We can thus quote:

  • Pashu Ayurveda (for sacred cows)
  • Gaj Ayurveda (for elephants)
  • Ashwa Ayurveda (for horses)
  • Aj Ayurveda (for goats)

A cat and a dog who are healthy thanks to Ayurveda.

What is your pet's element?

Like many traditional Asian medicines, Ayurveda gives pride of place to elementary principles. More specifically, it is said that the five elements (earth, water, air, fire and ether) constitute all that exists.

In terms of health, it is above all the three humors, or tridosha, which are important. When it comes to animals, each species will be associated with one of the waters.

It's up to you to find the one that matches your furball.

1st principle: Vata

Vata is considered the most important principle of life. Halfway between the elements of air and ether, it expresses the soul or spirit. The principle of Vata is also linked to movement and fluidity.

Birds and fish, for example, are placed under the protection of Vata.

2nd principle: Pitta

The concept of Pitta refers to the interaction between opposites and, here, between the elements of water and fire. From this interaction is born the transformation at the source of life.

Animals that are very changeable (for example, we can think of those that sleep deeply while being very active the rest of the time) are linked to Pitta. Cats, dogs and most mammals are good examples.

3rd principle: Kapha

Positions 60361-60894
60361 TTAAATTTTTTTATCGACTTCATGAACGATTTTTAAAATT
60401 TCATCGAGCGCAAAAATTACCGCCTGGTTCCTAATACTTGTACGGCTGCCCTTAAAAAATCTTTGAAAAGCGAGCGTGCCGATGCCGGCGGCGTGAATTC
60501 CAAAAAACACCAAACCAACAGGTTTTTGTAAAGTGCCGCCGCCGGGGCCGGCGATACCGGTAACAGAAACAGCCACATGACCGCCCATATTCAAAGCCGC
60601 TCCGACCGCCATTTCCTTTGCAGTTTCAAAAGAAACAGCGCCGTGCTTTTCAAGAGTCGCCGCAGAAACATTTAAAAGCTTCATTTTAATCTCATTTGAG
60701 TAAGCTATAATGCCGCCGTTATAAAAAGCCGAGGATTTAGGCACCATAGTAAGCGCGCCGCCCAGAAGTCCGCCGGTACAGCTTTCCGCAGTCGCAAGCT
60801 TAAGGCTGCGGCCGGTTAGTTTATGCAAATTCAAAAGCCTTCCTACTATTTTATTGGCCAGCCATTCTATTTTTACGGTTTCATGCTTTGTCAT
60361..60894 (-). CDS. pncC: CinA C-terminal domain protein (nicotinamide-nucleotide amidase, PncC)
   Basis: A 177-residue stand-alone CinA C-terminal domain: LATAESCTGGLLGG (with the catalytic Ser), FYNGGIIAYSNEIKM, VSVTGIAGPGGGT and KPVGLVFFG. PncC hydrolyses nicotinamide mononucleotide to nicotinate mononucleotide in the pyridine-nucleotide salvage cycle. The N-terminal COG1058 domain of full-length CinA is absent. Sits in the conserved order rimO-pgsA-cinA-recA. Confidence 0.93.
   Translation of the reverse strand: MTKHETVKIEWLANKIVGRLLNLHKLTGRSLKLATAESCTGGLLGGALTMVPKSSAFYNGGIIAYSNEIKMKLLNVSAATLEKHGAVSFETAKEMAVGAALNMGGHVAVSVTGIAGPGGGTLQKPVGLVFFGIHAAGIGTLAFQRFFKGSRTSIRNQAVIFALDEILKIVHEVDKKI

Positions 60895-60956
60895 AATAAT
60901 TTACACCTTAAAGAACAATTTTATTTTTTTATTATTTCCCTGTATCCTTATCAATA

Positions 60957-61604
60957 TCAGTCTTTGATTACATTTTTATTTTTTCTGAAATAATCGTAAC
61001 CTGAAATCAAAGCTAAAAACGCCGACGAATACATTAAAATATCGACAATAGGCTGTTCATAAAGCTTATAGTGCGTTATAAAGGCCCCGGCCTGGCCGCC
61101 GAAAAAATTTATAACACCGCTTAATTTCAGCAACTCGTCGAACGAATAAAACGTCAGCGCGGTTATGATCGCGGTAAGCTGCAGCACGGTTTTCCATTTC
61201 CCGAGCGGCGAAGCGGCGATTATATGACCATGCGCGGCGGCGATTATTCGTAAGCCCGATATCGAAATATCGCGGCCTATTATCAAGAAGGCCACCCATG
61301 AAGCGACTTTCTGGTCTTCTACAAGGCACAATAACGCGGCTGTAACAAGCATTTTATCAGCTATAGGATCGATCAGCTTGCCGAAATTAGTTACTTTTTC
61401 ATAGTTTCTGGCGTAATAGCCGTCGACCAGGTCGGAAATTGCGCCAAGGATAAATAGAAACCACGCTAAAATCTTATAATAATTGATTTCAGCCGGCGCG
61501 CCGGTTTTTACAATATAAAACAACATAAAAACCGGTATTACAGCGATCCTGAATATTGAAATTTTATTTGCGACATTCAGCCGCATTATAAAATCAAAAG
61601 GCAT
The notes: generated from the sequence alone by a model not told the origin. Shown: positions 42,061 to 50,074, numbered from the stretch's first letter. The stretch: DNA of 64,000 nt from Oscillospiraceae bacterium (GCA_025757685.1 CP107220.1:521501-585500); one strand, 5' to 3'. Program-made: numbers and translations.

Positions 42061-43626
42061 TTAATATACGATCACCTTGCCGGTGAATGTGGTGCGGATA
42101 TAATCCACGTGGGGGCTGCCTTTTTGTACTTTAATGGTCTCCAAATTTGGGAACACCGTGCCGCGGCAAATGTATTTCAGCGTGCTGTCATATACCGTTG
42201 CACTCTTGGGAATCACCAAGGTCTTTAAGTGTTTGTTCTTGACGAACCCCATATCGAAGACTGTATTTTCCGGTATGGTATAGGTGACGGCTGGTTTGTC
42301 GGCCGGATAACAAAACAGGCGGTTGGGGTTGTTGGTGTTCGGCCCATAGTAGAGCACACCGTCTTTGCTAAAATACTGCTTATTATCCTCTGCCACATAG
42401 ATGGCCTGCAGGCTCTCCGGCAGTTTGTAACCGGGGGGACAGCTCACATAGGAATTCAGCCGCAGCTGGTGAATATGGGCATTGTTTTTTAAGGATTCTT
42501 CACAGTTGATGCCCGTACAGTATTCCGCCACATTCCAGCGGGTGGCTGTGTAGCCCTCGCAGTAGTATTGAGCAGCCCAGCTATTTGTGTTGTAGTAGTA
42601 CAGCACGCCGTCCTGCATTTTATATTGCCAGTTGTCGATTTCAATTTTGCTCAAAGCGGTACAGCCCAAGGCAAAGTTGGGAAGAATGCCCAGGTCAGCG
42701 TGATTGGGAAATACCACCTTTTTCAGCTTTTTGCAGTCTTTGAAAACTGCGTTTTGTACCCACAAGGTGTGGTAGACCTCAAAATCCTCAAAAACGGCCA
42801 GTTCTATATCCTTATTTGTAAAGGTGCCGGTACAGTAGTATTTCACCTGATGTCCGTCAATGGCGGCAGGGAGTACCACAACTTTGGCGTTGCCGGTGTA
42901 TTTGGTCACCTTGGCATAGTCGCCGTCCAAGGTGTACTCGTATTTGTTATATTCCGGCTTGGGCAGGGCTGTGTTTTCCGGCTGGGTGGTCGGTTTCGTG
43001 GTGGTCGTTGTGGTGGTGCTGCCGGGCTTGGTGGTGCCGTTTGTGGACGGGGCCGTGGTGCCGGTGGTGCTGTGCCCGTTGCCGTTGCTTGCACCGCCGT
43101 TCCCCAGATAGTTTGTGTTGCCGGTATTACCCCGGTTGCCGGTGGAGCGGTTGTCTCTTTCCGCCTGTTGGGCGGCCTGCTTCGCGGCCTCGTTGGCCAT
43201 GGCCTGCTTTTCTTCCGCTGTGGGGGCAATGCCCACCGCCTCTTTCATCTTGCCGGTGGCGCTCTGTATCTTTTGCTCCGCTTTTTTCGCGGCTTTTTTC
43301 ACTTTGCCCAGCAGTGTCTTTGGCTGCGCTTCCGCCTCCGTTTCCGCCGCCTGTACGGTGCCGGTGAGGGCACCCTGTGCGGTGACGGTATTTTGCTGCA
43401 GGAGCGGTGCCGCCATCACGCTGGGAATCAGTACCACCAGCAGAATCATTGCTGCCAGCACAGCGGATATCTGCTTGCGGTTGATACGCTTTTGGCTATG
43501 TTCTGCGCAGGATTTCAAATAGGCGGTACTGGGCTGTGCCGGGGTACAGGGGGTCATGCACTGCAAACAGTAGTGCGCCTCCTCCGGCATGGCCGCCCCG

Kapha is the combination of water and earth. The result is something both solid and mouldable. A notion of humidity, even moistness, is also linked to Kapha.

In the world of pets, it will be reptiles (particularly turtles) that Kapha rules.

Herbal plants

Receive amazing benefits

thanks to the secrets of plants and alchemy


Using herbs to treat animals

We have all visited an herbalist before and been offered turmeric, ashwagandha (these are the two plants that will be discussed here) or other medicinal herbs. This is no coincidence: these traditional remedies work and their effects are proven.

If this is true for human beings, it is just as true for animals. Animal Ayurveda also offers various recipes intended to help our friends live better.

Be careful, however: some species follow strict diets and cannot tolerate a particular food. So always consult your veterinarian before using an Ayurvedic decoction to treat your pet.


An Ayurvedic adaptogenic plant par excellence, ashwagandha is available for pets in several forms, but mainly in capsules.